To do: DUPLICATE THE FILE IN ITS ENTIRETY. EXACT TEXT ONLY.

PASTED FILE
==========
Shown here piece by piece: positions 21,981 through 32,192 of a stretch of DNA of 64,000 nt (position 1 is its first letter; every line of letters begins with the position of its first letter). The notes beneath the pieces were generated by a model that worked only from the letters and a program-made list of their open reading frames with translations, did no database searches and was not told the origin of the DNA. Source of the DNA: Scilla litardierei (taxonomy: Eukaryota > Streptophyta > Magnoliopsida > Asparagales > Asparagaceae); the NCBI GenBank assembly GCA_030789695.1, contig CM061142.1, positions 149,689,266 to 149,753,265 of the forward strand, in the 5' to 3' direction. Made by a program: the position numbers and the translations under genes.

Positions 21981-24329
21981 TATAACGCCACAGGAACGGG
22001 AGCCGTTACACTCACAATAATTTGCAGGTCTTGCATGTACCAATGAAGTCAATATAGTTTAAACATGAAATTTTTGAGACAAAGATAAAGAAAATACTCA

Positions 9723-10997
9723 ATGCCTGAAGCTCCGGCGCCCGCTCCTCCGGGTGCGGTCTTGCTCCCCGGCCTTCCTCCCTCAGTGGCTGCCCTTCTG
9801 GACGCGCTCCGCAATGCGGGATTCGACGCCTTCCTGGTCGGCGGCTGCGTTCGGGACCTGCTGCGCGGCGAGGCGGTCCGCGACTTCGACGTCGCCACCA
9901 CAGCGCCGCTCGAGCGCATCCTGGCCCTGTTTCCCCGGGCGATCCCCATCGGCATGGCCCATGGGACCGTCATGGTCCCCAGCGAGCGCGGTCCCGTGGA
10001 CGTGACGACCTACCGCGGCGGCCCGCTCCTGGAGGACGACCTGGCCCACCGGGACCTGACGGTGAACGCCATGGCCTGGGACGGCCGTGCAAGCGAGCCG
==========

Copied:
Shown here piece by piece: positions 21,981 through 32,192 of a stretch of DNA of 64,000 nt (position 1 is its first letter; every line of letters begins with the position of its first letter). The notes beneath the pieces were generated by a model that worked only from the letters and a program-made list of their open reading frames with translations, did no database searches and was not told the origin of the DNA. Source of the DNA: Scilla litardierei (taxonomy: Eukaryota > Streptophyta > Magnoliopsida > Asparagales > Asparagaceae); the NCBI GenBank assembly GCA_030789695.1, contig CM061142.1, positions 149,689,266 to 149,753,265 of the forward strand, in the 5' to 3' direction. Made by a program: the position numbers and the translations under genes.

Positions 21981-24329
21981 TATAACGCCACAGGAACGGG
22001 AGCCGTTACACTCACAATAATTTGCAGGTCTTGCATGTACCAATGAAGTCAATATAGTTTAAACATGAAATTTTTGAGACAAAGATAAAGAAAATACTCA

Positions 9723-10997
9723 ATGCCTGAAGCTCCGGCGCCCGCTCCTCCGGGTGCGGTCTTGCTCCCCGGCCTTCCTCCCTCAGTGGCTGCCCTTCTG
9801 GACGCGCTCCGCAATGCGGGATTCGACGCCTTCCTGGTCGGCGGCTGCGTTCGGGACCTGCTGCGCGGCGAGGCGGTCCGCGACTTCGACGTCGCCACCA
9901 CAGCGCCGCTCGAGCGCATCCTGGCCCTGTTTCCCCGGGCGATCCCCATCGGCATGGCCCATGGGACCGTCATGGTCCCCAGCGAGCGCGGTCCCGTGGA
10001 CGTGACGACCTACCGCGGCGGCCCGCTCCTGGAGGACGACCTGGCCCACCGGGACCTGACGGTGAACGCCATGGCCTGGGACGGCCGTGCAAGCGAGCCG